Looking for a grant for your small business? NerdWallet is introducing its small business grant interview series. We will be featuring interviews with small business owners who successfully won a competitive grant. Learn from their experiences!
Deb Stanzak is the founder and CEO behind RonWear Port-able Clothing, an innovative clothing company that creates clothing designed for hospital patients undergoing chemotherapy and dialysis. These patients need constant treatment, so doctors install ports beneath their skin so that they can quickly inject drugs and draw blood, thereby causing less discomfort for patients than using a hypodermic needle would cause. Deb’s innovative company received a grant from the Chase & Living Social Mission: Small Business grant challenge. She shares with us how she won this grant and how other small business owners can do the same.
NerdWallet (NW): What does your business do?
Deb Stanzak (DS): “RonWear Port-able Clothing is a specially designed line of jackets and pants that discretely accommodate chemo and dialysis ports for people undergoing treatment. I founded RonWear after caregiving for my husband who was going through chemotherapy for cancer, my brother who was on dialysis for kidney failure and my mother who was receiving infusions for heart disease. All three of my loved ones used to complain that the treatment centers were cold and that they had to wear short sleeves or tank tops so the nurses could access their ports. With 35 years in the fashion industry, I designed and sewed a warm jacket with zippered openings to accommodate ports.
As a way to honor their memory, I founded RonWear to help make treatment a little bit more comfortable for patients.”
NW: Why do you think you won the competition for this grant?
DS: “The companies entered were evaluated based on these factors:
1. Feasible growth plan. Our product line expansion will create an all-inclusive website of ‘treatment clothing’ to offer choices to those with ports all over the world. There is quite a demand for warmth, dignity and ease of access for the patient and from the caregiver (nurse, technician, doctor) Many areas stem from this one single product, and we can reach out in the future to the juvenile market, nursing homes, hospice, institutional sales, wholesale, retail and affiliate programs.
2. Creativity. We incorporate every bell and whistle that will help a patient have a better experience in treatment.
3. Overall passion for the business. My business is made out of love for my family. RonWear’s namesake, Ron Papes, is my brother, and he encouraged me to make this for others who needed it so desperately.
4. Potential to make a positive impact within the local community. My business will create more future jobs, and I plan on expanding to include a “Donate RonWear” program where people can donate an outfit to an indigent person who otherwise couldn’t afford an outfit. We work with social workers for those who need an outfit.”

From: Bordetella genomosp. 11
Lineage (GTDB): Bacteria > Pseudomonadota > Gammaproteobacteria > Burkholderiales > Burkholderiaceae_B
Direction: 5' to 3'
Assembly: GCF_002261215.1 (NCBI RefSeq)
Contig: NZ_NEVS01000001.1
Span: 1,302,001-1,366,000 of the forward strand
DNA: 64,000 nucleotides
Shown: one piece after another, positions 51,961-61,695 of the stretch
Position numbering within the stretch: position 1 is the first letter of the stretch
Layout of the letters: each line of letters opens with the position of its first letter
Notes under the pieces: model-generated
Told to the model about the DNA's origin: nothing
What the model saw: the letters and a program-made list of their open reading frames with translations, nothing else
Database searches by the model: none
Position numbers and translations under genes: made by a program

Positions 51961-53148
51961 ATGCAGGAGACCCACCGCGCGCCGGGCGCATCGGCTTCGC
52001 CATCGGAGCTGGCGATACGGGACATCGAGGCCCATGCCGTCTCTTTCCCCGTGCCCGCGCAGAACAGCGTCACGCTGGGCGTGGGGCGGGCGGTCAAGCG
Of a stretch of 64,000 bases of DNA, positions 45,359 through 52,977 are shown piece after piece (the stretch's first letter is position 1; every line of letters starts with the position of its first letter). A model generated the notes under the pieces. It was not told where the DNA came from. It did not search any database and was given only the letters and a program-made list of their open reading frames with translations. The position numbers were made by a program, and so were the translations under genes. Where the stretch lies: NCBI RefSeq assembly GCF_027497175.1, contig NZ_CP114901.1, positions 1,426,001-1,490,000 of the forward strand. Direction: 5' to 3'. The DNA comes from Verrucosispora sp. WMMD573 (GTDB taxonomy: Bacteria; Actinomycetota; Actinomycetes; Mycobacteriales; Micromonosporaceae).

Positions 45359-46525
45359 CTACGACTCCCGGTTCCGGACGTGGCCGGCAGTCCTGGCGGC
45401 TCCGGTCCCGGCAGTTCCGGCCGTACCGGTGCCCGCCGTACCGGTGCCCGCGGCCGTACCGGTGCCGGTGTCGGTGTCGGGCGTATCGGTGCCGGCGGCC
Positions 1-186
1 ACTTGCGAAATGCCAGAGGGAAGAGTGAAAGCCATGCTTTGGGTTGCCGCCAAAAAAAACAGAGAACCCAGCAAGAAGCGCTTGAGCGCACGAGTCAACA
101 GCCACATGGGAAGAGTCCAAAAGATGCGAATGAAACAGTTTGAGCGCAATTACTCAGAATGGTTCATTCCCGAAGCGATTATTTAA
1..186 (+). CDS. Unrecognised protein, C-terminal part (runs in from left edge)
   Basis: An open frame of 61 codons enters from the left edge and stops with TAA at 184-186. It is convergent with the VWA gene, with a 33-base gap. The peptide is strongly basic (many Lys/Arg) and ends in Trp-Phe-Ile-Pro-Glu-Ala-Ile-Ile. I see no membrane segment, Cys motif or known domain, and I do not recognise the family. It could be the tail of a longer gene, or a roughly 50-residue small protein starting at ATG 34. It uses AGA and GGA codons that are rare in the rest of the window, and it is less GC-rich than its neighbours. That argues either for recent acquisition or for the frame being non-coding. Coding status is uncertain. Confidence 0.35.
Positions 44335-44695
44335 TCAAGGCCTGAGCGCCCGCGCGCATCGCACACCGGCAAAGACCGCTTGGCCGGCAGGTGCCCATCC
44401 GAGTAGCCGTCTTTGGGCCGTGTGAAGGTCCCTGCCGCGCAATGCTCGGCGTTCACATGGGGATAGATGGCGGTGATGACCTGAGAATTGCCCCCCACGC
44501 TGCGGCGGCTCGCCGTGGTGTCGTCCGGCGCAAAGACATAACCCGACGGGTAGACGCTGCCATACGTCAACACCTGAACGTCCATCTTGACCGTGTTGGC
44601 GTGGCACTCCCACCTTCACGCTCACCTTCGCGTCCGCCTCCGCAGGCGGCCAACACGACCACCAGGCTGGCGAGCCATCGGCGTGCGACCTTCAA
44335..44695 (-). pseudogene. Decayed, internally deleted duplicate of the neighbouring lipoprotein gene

NW: How has receiving this grant changed your business?
DS: “The grant winners were assigned Media Relations Managers from Chase bank for our areas. There was a Regional Manager from Columbus and a National Manager from NYC. These wonderful people worked with us throughout the months following the grant winnings (since mid-August) to get us involved in media articles, and most importantly we were recently the premier article on YAHOO! Finance’s “My Family Business,” a weekly segment which focused on family businesses. Through this venue, we were on the home page of YAHOO! on Thanksgiving Day, generating a total of over 9,100 hits to the website in 2 days around the world. Orders, inquiries and donations to “Donate RonWear” were generated by this article, thereby increasing RonWear’s awareness as well as revenue.
Robin Roberts of Good Morning America was given the outfit and has been seen with it on on TV interviews, but most of all, her doctor loved it at her hospital and wanted the hospital to purchase it for their patients. (The Roberts connection came via the Chase Media Relations team, which connected us to the Yahoo article, which connected us with Robin Roberts!) The grant also has enabled us to expand our growth expectations by creating product expansion we otherwise would have had to put off temporarily until future financing was procured. We are still seeking additional funding for growth, as a $250,000 grant, though seems like a lot, and is, is not enough to expand the market in the manner in which we need to, especially in the way of additional inventory, marketing expenses and the hiring of personnel to manage various departments.”
NW: What advice would you give others who are seeking grants?
DS: “I was told once that people who win a lot of contests or awards simply apply for a lot of them. By knowing that as a kid, I always won things on the radio they were giving away. But I called every time something that I was interested in was given away so the odds of winning were greater. When I applied for the grant, I never realized nor had any idea literally 70,000 other small businesses would be applying! They chose 12. I was one. If I didn’t apply I wouldn’t have had that chance. It was time consuming, but as you see, in the end, it was worth it. What do you have to lose?”